The AEC uses a purposefully narrow definition of medical research, to capture a limited range of research and subject it to enhanced privacy requirements. Concerns about its narrow scope and the need to clarify what medical research means have been discussed since 2003.10 In 2008, the Australian Law Reform Commission recommended that:
the Privacy Act be amended to provide that “research” include the compilation and analysis of statistics; and
research rules cover any human research in the public interest, not just health and medical research.11
In 2009, the Government indicated its support for the Commission’s proposed amendments.12
Medical research involves more than clinical research. It includes research that may examine the features of populations for the purpose of protecting or improving health. This category of research is more likely than clinical research to seek ER access. No other database with equivalent inclusiveness is accessible to researchers.
Prima facie, research should be considered to be medical research if it is funded by the NHMRC or equivalent funding bodies drawn from the Australian Competitive Grants Register. If such research is judged by the AEC not to be medical research, then the AEC should provide its reasons. These reasons should be reviewable first internally and, if necessary, by the Administrative Appeals Tribunal. The addition of a review process will maintain public confidence in the ER by ensuring inappropriate disclosure of elector information is prevented, while more properly reflecting current medical research practice.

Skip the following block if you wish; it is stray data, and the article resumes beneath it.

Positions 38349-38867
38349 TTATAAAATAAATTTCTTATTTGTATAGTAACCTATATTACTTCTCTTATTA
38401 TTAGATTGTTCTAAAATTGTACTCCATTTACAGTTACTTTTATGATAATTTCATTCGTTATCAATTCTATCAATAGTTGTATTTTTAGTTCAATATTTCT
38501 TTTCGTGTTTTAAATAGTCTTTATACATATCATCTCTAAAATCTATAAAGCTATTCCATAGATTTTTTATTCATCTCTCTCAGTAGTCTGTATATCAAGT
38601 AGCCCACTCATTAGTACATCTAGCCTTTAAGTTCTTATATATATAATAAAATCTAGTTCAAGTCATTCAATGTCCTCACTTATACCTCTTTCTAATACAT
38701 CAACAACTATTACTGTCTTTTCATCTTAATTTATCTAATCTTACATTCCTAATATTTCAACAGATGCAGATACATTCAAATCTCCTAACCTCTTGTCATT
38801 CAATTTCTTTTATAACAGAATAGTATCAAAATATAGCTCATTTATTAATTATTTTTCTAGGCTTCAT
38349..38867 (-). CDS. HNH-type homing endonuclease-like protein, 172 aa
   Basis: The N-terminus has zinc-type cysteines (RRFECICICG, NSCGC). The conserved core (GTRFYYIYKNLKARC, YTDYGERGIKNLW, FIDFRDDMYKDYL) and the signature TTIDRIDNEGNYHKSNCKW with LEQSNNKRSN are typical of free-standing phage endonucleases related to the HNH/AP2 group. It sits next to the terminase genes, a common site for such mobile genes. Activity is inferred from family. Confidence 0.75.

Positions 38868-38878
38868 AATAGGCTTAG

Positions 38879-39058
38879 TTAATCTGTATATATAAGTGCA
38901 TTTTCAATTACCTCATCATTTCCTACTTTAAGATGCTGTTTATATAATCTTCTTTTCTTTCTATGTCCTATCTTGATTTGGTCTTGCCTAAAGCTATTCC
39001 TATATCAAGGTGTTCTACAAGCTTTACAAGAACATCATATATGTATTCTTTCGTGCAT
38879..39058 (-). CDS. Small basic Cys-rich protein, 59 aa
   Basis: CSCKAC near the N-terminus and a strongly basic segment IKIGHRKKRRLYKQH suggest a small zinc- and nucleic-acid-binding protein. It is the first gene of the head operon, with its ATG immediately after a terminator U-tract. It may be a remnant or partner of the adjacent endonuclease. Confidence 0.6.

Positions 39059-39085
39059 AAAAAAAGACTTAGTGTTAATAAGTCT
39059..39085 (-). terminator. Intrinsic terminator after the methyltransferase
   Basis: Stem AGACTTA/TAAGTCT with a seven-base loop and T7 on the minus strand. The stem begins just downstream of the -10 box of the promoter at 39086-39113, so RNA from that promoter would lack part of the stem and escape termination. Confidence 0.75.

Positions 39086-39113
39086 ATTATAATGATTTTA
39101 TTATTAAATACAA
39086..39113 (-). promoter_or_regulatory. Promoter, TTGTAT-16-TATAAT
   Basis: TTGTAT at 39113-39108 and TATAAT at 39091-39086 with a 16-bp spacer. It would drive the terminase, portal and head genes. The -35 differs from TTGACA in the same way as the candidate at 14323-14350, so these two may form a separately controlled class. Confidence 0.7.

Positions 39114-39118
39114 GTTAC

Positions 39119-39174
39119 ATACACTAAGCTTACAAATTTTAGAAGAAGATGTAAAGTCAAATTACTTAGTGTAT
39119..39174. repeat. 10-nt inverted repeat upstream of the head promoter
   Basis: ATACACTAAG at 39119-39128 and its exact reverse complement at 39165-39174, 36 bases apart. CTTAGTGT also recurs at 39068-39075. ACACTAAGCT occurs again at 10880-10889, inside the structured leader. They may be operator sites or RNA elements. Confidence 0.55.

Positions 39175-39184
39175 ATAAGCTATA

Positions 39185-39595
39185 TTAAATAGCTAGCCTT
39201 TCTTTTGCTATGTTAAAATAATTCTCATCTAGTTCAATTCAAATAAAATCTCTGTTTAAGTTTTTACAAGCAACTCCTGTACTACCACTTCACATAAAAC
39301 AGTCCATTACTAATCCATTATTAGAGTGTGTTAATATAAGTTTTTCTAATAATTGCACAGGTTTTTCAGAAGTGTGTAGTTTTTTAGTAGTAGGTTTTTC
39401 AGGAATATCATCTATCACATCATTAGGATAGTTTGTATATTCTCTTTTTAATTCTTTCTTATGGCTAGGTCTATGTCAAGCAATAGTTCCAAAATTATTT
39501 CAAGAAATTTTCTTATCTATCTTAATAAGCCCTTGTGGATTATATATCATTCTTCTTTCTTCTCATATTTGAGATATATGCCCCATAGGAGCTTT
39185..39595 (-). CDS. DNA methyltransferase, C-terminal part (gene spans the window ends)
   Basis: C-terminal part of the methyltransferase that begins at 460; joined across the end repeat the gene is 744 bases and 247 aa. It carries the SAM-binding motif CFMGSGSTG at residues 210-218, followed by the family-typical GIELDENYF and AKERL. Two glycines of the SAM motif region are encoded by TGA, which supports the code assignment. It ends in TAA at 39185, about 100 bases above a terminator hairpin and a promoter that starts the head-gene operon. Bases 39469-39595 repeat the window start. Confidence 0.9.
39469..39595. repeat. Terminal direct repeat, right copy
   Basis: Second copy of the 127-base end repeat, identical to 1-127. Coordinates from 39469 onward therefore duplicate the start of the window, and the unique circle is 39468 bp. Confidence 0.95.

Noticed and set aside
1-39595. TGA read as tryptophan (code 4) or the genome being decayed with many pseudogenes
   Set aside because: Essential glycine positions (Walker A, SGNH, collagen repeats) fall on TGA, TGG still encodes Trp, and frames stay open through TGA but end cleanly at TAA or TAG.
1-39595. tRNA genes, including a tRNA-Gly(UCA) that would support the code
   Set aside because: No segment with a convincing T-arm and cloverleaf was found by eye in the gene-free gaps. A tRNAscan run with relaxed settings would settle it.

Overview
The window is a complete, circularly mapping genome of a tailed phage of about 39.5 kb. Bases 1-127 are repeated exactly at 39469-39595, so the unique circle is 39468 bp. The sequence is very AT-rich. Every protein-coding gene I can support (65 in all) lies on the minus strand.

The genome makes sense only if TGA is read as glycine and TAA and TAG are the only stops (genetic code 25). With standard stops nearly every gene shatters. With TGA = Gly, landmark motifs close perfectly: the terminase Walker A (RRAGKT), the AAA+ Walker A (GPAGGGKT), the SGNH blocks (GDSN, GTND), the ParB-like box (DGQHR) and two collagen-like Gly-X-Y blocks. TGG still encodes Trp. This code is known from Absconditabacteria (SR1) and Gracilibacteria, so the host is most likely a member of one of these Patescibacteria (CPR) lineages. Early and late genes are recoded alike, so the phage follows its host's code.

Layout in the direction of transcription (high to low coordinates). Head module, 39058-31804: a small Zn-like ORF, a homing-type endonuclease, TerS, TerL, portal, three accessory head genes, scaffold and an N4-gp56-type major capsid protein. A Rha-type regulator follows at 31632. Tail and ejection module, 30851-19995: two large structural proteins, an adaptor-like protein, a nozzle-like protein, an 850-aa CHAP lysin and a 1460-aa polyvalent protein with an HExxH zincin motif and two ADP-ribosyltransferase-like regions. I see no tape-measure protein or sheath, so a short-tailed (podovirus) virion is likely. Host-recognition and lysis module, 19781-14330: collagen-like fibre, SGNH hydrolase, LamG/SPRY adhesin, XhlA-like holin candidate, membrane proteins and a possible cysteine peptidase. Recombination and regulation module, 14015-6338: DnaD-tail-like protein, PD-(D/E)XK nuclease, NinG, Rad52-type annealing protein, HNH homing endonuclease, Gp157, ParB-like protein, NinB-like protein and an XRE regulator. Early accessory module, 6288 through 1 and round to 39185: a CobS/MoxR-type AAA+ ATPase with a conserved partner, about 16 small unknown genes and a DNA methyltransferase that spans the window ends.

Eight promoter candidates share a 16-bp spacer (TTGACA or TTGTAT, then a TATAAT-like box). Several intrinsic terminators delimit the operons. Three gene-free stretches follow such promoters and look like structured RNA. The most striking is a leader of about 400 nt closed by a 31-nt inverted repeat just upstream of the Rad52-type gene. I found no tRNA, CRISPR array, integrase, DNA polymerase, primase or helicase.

It is entirely within the AEC’s discretion whether to release ER information. It is concerning that NHMRC-funded projects that are judged to fulfil ethical requirements are unable to access ER data and proceed as intended. The proposed changes take into account the importance of maintaining the integrity of the ER and preserving individual privacy while also promoting medical research that benefits the health of all Australians.
Provenance: Not commissioned; externally peer reviewed.
- 1. O’Toole J, Rodrigo S, Sinclair M, Leder K. The Australian Electoral Commission Roll has good utility for “niche” household recruitment in population health studies. Aust N Z J Public Health 2009; 33: 137-139.
- 2. Australian Electoral Commission. Annual report 2010–2011. Canberra: AEC, 2011. http://www.aec.gov.au/About_AEC/Publications/Annual_Reports/2011/files/aec-annual-report-2010-2011.pdf (accessed Dec 2011).
- 3. Commonwealth Electoral Act 1918 s 91A(2A)(c).
- 4. Electoral and Referendum Regulations 1940 (Cwlth) reg 9.
- 5. Commonwealth Electoral Act 1918 s 90B(4), item 2.
- 6. Australian information and privacy handbook. Sydney: CCH Australia, 1998, reissued 2011: paragraph 40-040.
- 7. National Health and Medical Research Council, Australian Research Council, Australian Vice-Chancellors Committee. National statement on ethical conduct in human research. Canberra: Australian Government, 2009.
- 8. National Health and Medical Research Council. Guidelines under section 95 of the Privacy Act 1988. Canberra: Commonwealth of Australia, 2000. http://www.nhmrc.gov.au/_files_nhmrc/publications/attachments/e26.pdf (accessed Mar 2013).
- 9. Australian Electoral Commission. Supply of elector information for use in medical research. 2011. http://www.aec.gov.au/Enrolling_to_vote/About_Electoral_Roll/medical_research.htm (accessed Dec 2011).
- 10. Privacy Commission. Review of the guidelines under section 95 of the Privacy Act 1988: joint summary. 2003. http://www.privacy.gov.au/materials/types/reports/view/6621 (accessed Dec 2011).
- 11. Australian Law Reform Commission. For your information: Australian privacy law and practice. ALRC report 108. Vol. 3. Canberra: Commonwealth of Australia, 2008: recommendations 65-1–65-3. http://www.alrc.gov.au/sites/default/files/pdfs/publications/108_vol3.pdf (accessed Dec 2011).
- 12. Ludwig J. Enhancing national privacy protection: Australian Government first stage response to the Australian Law Reform Commission report 108 “For your information: Australian privacy law and practice”. 2009. http://www.dpmc.gov.au/privacy/alrc_docs/stage1_aus_govt_response.pdf (accessed Dec 2011).